Something else that came up when we were downstairs eating and talking was the ongoing struggles with certain individuals, Soviet Services, and everything else called Service (again, like a bull serves a cow), when all I wanted was some comfort for Jr in his last months, weeks, days, in his own home, his own bed. I was ready to do whatever I had to do for him to have that right. It was an ongoing struggle. I forget that part. In my memories that play in my head, I never entertain the struggles. I can't help but see them in any way now but the opposition needed to help good things get done. Before I saw that, I disliked opposition intensely. Now I welcome it, say Thank You, come again.




They took me down to the last straw, cornered me, thought they had me, and I came out of there guns a-blazin. This came up in my mind when I was saying to someone I was talking with that when Hospice arrived, all the struggles fell away. It was support from then on instead of opposition at every turn. I was enraged by our medical community's absence of basic human compassion, all the more because I didn't have any idea it was so bad. This is what was going on in my mind, not what I was saying over a plate of finger food. Hospice is what I believed our medical community was. Hospice addresses our basic humanity because our medical community does not. The Hospice people see a full human being with a valid life, get to know the people dying of whatever the individual cause, make their helpless time easy to live with, comfortable in their own homes, in their own beds.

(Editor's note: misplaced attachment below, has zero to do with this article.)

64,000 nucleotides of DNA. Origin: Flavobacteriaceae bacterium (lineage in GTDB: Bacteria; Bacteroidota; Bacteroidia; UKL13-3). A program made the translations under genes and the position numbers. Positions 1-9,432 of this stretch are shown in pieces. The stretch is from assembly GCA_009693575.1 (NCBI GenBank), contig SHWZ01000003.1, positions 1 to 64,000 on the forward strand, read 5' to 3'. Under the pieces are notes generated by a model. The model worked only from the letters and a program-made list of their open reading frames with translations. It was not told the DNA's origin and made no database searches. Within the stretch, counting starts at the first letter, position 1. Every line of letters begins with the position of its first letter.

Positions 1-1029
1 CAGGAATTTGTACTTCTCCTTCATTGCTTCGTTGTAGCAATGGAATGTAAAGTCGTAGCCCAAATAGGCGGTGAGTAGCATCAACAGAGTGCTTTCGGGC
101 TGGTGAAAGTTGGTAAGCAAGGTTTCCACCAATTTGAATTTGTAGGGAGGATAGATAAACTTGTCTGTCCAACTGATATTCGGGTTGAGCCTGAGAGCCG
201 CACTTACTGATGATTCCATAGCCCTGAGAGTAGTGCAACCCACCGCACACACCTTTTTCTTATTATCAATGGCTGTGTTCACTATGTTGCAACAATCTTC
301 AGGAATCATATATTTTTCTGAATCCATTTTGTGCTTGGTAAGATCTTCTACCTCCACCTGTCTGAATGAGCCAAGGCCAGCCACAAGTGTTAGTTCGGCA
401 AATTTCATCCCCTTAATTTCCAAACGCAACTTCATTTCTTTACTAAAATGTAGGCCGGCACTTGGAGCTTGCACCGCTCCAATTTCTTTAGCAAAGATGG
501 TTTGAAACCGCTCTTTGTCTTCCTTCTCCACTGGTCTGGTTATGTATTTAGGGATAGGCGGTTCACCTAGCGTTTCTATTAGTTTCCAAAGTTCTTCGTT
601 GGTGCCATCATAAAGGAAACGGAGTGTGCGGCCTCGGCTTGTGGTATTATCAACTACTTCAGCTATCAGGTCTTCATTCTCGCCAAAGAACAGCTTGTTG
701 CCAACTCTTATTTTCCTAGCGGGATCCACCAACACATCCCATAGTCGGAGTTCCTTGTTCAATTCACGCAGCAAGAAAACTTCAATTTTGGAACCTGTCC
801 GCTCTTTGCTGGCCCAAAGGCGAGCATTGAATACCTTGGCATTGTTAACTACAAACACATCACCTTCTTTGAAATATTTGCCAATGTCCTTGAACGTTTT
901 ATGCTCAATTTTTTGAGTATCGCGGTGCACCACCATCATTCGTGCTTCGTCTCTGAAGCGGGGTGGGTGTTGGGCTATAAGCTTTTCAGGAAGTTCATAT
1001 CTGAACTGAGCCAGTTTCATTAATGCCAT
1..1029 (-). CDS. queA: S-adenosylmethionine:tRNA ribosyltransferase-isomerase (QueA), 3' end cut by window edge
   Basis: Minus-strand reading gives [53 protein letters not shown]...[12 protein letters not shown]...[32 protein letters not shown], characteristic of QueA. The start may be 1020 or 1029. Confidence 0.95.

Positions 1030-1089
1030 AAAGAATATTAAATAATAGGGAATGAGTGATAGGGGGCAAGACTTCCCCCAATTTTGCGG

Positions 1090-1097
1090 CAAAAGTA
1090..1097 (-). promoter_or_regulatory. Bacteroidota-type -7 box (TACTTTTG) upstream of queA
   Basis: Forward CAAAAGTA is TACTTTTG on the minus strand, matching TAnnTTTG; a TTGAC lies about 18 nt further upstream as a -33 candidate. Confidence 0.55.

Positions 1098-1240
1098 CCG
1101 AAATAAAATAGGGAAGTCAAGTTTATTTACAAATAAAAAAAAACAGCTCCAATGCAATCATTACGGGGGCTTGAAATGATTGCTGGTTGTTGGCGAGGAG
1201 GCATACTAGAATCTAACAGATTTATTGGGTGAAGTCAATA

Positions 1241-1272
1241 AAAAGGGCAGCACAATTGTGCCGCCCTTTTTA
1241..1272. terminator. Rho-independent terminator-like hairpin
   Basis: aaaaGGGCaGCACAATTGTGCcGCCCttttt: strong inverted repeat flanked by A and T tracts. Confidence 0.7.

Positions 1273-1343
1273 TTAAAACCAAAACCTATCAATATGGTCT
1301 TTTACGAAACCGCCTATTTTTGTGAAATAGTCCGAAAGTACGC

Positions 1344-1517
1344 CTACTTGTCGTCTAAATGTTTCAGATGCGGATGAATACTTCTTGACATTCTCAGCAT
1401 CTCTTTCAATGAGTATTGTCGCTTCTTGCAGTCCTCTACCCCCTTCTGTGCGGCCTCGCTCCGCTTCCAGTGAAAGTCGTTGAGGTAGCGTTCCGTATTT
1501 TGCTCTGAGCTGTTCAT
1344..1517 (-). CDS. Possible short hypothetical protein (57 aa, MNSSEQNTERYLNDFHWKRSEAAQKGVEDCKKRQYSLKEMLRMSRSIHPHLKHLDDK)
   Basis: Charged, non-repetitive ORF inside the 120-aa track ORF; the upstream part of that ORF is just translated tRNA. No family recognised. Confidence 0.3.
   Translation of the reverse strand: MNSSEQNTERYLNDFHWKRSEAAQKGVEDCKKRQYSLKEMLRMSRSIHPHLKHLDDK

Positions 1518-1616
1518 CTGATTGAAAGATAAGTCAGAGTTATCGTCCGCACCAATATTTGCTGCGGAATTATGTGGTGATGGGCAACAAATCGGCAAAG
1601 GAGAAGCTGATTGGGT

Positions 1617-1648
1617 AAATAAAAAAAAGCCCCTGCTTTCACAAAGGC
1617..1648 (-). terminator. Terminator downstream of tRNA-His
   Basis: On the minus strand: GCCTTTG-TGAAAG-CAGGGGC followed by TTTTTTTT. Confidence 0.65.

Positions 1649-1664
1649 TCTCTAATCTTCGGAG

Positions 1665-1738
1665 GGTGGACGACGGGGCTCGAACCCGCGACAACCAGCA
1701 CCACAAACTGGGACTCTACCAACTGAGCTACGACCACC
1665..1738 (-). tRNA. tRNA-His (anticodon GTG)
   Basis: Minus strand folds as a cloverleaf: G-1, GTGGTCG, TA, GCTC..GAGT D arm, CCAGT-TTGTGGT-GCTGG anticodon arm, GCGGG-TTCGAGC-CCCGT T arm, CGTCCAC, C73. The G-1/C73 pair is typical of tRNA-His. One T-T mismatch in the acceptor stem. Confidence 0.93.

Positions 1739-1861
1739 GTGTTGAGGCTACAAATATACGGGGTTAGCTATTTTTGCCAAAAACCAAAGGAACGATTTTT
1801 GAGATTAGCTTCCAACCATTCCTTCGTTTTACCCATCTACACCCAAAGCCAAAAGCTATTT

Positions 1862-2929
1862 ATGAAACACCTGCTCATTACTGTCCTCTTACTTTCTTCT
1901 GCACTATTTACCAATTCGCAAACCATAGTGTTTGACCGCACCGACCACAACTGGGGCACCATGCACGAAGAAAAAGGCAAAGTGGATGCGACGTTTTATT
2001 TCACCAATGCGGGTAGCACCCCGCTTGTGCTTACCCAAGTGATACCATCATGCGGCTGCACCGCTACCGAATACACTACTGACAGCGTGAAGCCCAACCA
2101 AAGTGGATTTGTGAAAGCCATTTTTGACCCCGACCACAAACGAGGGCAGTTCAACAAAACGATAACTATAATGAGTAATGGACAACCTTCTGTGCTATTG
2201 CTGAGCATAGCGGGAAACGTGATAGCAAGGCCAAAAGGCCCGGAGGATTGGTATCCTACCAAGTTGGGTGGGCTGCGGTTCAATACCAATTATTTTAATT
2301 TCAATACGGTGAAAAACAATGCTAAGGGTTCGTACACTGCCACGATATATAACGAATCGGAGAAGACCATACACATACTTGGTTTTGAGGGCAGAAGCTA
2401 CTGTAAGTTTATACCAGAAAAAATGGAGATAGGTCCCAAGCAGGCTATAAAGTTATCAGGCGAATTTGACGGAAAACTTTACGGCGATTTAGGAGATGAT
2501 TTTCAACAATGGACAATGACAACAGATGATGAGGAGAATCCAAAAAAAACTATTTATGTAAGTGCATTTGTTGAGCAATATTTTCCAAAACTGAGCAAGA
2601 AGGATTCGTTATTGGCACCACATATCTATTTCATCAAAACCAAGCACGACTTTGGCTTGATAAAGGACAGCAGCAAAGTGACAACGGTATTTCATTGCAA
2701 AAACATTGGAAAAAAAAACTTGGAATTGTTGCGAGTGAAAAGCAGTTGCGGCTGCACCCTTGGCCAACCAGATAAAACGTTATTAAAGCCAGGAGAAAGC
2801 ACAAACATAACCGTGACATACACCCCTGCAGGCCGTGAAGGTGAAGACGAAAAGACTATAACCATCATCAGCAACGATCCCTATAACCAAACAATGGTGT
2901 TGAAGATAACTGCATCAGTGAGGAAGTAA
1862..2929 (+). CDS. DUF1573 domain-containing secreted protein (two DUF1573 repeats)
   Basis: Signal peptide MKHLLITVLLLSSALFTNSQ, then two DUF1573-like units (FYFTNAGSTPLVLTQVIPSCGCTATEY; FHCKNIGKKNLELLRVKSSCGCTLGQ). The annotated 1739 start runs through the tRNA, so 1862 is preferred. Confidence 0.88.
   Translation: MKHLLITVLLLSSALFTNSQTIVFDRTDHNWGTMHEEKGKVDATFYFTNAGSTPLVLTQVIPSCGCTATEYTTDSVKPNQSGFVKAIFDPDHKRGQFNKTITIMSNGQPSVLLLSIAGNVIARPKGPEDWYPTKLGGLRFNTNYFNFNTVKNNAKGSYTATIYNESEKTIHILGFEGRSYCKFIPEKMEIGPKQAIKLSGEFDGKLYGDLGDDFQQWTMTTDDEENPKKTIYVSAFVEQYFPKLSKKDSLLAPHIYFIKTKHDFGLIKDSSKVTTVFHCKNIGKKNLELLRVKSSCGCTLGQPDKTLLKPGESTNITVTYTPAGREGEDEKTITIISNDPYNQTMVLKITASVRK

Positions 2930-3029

It is no exaggeration to say the Hospice nurses and the others in whatever their roles regard every individual they work with a saint to be held up with love. It's plain practical and good sense, yet comes across radical. It's a measure of how far our collective society has fallen away from our own humanity. Sometimes things have to go too far before they can be corrected. Hospice is the correction, reminding us we are more than just bodies. We are souls with a body, not bodies with a soul.